Goodbye to 2014
One Year Ago
December was not a great month, but it could have been worse. Oil prices have dropped to the lowest price in years. The resource heavy TSX lost over 3/4 % for the month, but that represents a recovery from it’s December low. For the year, the TSX ended with a respectable 7.4%.
The Dow and S&P both lost for the month but the year on the whole was good.
My non-registered accounts, again benefited from the strong US dollar to end the month flat, with a 19% gain for the year (helped by exchange rates). My registered accounts took a big hit with the drop in oil prices.
I will do further analysis on 2014 and hopefully post some of that analysis before the end of January.
I have now completed six months of retirement. My spending during this period of time was way beyond what I would have expected. Setting up a new home, lots of travel and family costs all took a big bite out of our retirement income. In spite of that and a weak market towards the end of the year, my net worth is in fact higher now than when we retired. So if we can get our spending under control and see continued market stability, we should have a comfortable retirement income and see our pot grow at the same time.
More on housing as an investment – from the Wall Street Journal:
3.7% average annual growth over 30 years not counting carrying costs (insurance, maintenance, fees, taxes, etc.)
(Note: I’m getting more than that on dividends alone and there are no carrying costs.)
PVT in Abu Dhabi asks:
I’ve got a quick question about IBM as I’m going to be buying some stock soon and this one is under consideration. I read that IBM bought back some of its stock in October and that supposedly weakens the company’s position. Can you tell me what that means, please.
And are you selling your INTC because it’s got a dividend yield of 2.5 vs up there in the 3s? I understand why you want more dividends now, but why was it different before you retired? INTC has been a slower grower for years, so what was it doing before that had you keeping it?
Prior to retirement any dividends I got as an expat were subject to a 25% withholding for tax purposes, but capital gains had no tax implications. As an American, you will be subject to different rules, but I’m not completely conversant with them. So I didn’t really care if my dividends were lower, as long as there was a chance of capital gains.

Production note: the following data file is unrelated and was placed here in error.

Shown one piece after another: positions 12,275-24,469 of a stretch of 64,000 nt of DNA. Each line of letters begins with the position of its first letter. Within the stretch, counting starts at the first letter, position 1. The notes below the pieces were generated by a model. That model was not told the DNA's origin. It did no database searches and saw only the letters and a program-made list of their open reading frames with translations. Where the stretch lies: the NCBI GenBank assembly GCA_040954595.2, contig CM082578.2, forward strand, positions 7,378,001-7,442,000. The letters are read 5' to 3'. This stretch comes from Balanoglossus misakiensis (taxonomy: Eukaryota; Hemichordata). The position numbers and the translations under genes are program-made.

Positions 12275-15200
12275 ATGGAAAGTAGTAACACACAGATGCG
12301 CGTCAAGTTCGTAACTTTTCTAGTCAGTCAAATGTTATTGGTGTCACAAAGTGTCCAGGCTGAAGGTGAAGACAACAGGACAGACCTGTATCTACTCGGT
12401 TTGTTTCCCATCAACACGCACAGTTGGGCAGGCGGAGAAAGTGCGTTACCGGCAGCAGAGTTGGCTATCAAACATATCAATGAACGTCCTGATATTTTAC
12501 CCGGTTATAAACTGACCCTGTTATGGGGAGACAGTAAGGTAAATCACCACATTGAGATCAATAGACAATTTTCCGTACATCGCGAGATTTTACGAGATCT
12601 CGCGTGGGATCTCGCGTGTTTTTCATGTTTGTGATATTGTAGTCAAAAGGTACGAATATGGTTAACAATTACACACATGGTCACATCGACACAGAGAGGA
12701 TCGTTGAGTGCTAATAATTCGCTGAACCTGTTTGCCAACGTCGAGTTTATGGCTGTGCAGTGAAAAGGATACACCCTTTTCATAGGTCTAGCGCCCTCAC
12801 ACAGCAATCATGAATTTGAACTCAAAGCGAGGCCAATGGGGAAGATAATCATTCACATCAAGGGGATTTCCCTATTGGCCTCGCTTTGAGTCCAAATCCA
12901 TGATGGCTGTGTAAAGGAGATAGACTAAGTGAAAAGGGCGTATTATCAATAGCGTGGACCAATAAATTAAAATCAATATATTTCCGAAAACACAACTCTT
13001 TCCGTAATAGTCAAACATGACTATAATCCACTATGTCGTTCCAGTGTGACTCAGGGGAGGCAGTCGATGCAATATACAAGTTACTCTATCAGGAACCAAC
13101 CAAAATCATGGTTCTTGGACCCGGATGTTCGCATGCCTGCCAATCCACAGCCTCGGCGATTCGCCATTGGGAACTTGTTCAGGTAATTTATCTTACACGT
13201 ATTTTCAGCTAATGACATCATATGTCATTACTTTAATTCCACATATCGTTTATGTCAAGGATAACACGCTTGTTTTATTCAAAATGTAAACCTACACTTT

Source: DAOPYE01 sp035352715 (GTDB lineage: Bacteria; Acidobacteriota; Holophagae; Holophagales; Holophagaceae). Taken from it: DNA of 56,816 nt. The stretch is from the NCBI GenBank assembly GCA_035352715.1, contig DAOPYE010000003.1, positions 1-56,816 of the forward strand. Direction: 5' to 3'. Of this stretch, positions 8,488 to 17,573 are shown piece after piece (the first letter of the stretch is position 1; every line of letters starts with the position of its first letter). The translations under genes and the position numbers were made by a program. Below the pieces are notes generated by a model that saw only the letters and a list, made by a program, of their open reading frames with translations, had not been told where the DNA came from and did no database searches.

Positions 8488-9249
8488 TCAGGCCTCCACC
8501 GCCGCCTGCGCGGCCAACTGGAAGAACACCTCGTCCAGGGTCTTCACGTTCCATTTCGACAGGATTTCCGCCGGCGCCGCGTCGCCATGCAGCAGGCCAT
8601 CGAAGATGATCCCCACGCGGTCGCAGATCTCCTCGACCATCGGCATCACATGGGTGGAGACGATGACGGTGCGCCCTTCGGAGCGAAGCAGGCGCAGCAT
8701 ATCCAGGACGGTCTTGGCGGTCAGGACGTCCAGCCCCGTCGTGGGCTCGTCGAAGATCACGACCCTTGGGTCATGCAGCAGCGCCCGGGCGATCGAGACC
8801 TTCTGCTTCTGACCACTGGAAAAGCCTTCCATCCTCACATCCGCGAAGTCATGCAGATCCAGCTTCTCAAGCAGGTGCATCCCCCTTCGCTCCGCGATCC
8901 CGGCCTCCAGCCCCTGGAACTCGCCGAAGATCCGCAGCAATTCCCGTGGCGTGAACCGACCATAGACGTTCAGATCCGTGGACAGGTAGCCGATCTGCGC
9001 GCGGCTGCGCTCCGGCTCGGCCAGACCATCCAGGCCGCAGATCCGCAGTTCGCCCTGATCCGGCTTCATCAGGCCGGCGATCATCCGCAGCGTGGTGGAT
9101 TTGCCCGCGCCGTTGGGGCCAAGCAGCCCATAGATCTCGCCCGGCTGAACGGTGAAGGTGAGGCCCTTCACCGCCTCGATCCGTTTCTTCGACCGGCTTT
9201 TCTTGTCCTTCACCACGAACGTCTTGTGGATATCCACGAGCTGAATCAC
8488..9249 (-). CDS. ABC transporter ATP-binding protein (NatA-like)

Now I am retired I am more concerned with dividends as income. Capital gains are nice, but I really don’t plan on taking my capital gains by selling. Canadian dividends I receive get a very favourable tax treatment and US withholdings are credited to my tax account in Canada and I am hoping my average tax rate will be well below the 25% withholding.
I have raised my dividend threshold from 2% to 3% for income purposes. My average yield is closer to 4%.
IBM makes my list, but it never seemed like a good buy compared to others. INTC was getting close to being bumped off my list as it hadn’t raised it’s dividend in a long time. Now it has announced a dividend increase, but it is below my 3% limit, so it is on my “sell” list. The only thing that holds me back from selling is that it has grown so much, which is why the yield is lower. I will still likely sell this and DD in the spring.
Peter in Doha asks:
I see also the Canadian markets are taking a hit, probably in reaction to falling oil prices. I already have Exxon and Total, so I’m not necessarily looking for more oil purchases. But feel I should look to increase my Canadian exposure. Do you have any non-oil Canadian stocks that you feel might be unduly affected by the fallen dollar and oil prices and are therefore good buying opportunities?